Why Your Brain Loves Music3. Organizing Stimuli. #Music #Umami

Why Your Brain Loves Music3

Organizing Stimuli

June 12, 2015

Every one of us has an incredible amount of choice.

By ‘us’, I mean those who are currently reading this.

Since you are reading this, you are wealthy enough to afford electronics, and educated at least up to junior high school (or perhaps higher if my writing improves).

We have the opportunity to make both sweet and sour choices, amongst the smorgasbord of situations, on time’s menu.

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And yet despite this infinite rolodex of imagination, our usual repertoire may appear bland to the casual connoisseur.  Humans have roughly 60,000 thoughts each day, yet about 90% are identical to the day before.

It seems the brain wants to listen to the same record, or play it to death.

It is more likely that the brain seeks 2 things.  It wants predictability and consistency, so we can feel safe enough to enjoy the ride, and it seeks pleasure, as external stimuli become the mind’s chemicals.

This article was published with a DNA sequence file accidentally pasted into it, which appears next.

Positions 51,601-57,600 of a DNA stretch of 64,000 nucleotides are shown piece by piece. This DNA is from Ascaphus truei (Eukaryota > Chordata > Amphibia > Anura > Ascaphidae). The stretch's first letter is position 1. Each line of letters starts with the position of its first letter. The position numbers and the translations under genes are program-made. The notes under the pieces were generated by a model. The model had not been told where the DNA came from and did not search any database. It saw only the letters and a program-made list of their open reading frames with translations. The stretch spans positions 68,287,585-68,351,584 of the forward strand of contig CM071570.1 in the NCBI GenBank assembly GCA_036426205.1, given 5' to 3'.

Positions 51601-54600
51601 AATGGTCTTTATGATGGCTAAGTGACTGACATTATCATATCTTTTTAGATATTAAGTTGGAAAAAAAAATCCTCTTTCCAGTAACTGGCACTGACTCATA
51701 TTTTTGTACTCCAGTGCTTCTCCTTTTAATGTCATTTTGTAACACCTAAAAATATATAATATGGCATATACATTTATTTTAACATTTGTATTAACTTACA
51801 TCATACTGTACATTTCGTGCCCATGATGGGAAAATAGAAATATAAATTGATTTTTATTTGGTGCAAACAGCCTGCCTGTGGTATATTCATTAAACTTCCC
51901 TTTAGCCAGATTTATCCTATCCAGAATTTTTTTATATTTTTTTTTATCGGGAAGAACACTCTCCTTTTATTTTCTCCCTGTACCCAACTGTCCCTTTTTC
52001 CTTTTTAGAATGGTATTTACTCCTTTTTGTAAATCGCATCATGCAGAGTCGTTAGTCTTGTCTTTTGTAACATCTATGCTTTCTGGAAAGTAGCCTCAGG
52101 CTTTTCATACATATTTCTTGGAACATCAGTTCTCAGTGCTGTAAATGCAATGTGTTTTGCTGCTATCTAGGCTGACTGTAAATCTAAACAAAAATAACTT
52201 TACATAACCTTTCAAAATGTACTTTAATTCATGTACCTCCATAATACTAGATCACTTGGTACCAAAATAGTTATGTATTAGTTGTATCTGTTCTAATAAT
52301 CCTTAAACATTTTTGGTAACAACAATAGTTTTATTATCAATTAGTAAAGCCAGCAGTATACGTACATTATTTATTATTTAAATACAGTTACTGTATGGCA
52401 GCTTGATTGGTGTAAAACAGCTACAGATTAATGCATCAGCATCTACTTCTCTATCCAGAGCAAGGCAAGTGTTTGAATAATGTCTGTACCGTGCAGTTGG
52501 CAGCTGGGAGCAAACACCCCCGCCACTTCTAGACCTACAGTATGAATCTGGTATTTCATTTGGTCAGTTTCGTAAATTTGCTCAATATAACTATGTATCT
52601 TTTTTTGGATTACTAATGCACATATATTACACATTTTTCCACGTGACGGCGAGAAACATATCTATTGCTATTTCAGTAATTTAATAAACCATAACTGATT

brain sheild 1

The way the brain accomplishes this is by association, usually pairing things, that occur roughly together in time.

And by doing this, the brain looks for patterns; hoping for a familiar day’s playlist, from scene to scene.

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The undulating sea of information around us churns in a chaotic soup.  Our life preserver, is the brain and mind’s ability, to grasp that sinus waves and particle droplets, contain order at many depths.

Some of these bursts of stimuli, floating all around us, are particularly special.  These forms are especially pleasant; unique electric complexions that capture, and organize your mind.